NEW YORK The Washington Legal Foundation, a conservative think tank, has filed a petition with the Food and Drug Administration challenging the FDA's authority to send warning letters to drug companies whose advertising it finds misleading.
The WLF believes the letters (which carry no legal weight but are routinely obeyed by drug marketers) contravene the First Amendment by making it impossible for drug marketers to advertise information that is not reviewed by the FDA, even though it may be truthful and accurate.
"These policies are illegal and serve no valid health-related purpose," WLF said in a statement.
The petition is the latest step in WLF's quixotic campaign to convince the FDA that it has little to no jurisdiction to regulate direct-to-consumer drug advertising [Brandweek, April 10].
The administration writes two types of correspondence to drug marketers chiding them about their ads: so-called "Warning" and "Untitled" letters. Both serve a similar function: they tell drug marketers that the FDA has problems with their promotional materials.
The WLF cites three major concerns with these letters. The organization argues that when the FDA claims an ad is misleading, it does not offer any evidence to prove its case, and requires the company to publish "corrective" advertising; that the FDA cites advertisers for using studies it has not reviewed without taking into account that those studies may be accurate; and that the FDA often requires that risk information be presented twice in the same ad.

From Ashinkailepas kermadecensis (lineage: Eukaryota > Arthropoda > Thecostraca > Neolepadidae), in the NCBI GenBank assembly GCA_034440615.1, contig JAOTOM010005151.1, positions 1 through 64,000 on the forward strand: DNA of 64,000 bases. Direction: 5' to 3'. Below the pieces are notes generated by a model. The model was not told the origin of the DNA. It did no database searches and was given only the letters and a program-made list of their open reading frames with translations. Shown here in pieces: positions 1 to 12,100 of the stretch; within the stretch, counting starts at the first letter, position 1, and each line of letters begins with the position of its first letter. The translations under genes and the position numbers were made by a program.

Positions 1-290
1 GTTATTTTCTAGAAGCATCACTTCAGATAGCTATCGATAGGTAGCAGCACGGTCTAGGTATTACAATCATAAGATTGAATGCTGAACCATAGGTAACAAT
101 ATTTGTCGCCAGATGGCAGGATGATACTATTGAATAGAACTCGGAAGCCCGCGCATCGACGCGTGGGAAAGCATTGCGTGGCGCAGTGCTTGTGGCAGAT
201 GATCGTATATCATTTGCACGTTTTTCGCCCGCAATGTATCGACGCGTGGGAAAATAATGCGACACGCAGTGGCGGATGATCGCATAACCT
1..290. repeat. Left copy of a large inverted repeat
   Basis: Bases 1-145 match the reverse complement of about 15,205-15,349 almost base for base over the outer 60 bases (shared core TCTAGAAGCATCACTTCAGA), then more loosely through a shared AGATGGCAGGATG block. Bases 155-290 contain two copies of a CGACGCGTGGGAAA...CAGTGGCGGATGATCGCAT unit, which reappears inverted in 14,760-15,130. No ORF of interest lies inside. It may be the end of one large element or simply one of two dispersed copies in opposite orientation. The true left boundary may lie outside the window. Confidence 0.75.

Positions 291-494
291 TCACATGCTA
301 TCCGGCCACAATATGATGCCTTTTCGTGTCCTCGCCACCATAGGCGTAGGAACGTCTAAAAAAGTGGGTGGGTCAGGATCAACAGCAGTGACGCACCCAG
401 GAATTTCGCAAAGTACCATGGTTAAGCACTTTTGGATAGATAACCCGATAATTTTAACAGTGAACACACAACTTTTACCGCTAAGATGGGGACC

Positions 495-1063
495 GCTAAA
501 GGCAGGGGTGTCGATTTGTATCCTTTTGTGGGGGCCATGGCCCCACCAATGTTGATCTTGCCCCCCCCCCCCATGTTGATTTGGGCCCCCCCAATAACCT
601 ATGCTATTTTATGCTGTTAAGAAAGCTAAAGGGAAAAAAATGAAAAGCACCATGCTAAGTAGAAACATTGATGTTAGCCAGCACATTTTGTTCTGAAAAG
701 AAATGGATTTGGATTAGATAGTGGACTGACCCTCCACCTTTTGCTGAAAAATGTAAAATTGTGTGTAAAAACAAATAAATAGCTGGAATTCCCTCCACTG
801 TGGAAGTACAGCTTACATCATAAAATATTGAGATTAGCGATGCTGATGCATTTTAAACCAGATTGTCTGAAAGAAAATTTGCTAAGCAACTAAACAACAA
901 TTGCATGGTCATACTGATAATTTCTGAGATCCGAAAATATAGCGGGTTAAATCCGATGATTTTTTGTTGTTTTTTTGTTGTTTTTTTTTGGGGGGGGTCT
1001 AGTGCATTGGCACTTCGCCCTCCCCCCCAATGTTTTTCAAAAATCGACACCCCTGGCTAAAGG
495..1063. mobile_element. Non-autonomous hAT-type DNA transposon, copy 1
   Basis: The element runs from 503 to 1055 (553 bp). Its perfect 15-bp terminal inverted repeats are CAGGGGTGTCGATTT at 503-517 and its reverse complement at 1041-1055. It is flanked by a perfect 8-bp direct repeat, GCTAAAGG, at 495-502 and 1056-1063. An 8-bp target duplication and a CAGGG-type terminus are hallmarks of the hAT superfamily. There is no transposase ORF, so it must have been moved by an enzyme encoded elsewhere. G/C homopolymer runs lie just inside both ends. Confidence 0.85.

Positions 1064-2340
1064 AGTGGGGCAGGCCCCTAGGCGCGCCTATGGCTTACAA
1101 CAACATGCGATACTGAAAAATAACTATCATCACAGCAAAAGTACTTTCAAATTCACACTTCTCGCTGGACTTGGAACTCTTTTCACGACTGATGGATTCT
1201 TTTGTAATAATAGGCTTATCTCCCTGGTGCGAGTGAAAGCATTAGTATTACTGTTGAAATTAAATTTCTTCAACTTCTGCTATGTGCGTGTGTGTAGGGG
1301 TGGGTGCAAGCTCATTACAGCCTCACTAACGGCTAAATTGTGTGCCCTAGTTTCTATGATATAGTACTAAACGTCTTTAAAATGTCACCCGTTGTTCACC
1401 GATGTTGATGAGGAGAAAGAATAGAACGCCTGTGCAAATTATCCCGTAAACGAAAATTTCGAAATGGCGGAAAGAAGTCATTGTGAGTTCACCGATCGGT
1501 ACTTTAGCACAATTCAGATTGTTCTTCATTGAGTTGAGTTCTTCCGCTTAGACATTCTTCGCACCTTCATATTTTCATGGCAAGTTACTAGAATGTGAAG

The petition calls for the FDA to "review their respective policies and practices for consistency with their regulatory authorities and with the First Amendment" and for the letter writing to end.
The FDA declined to comment on the petition. Its most common complaints about drug advertising are lack of risk information scientific studies being cited inappropriately and claims being made about conditions that the drug has not yet been approved to treat.
The WLF has a long history of fighting against the grain on drug regulations, and this campaign is no different. Drug industry lobby group PhRMA tightened its advertising code last August, and most pharmaceutical companies have complied. Last November, the FDA began a review of direct-to-consumer rules that seemed to call into question whether certain media such as TV were even appropriate for drug advertising.
The FDA said Monday that it was conducting three experimental studies, all of which are designed to find out what consumers actually grasp and understand when they see drug advertising, and what they don't.
Between November and August, however, the political momentum that seemed to be running in favor of stricter drug ad regulations has stalled.
Congress has not moved to make drug laws tighter. And PhRMA's DTC guidelines have been violated without consequence by at least one major drug company, Sepracor, which continued to run so-called "reminder" ads (in which no risk information is presented), even though it signed PhRMA's agreement pledging not to.
Concerning when the FDA will finally publish new DTC guidelines, it said Monday, "We do not have anything to say about policy development at this point since we are currently reviewing comments."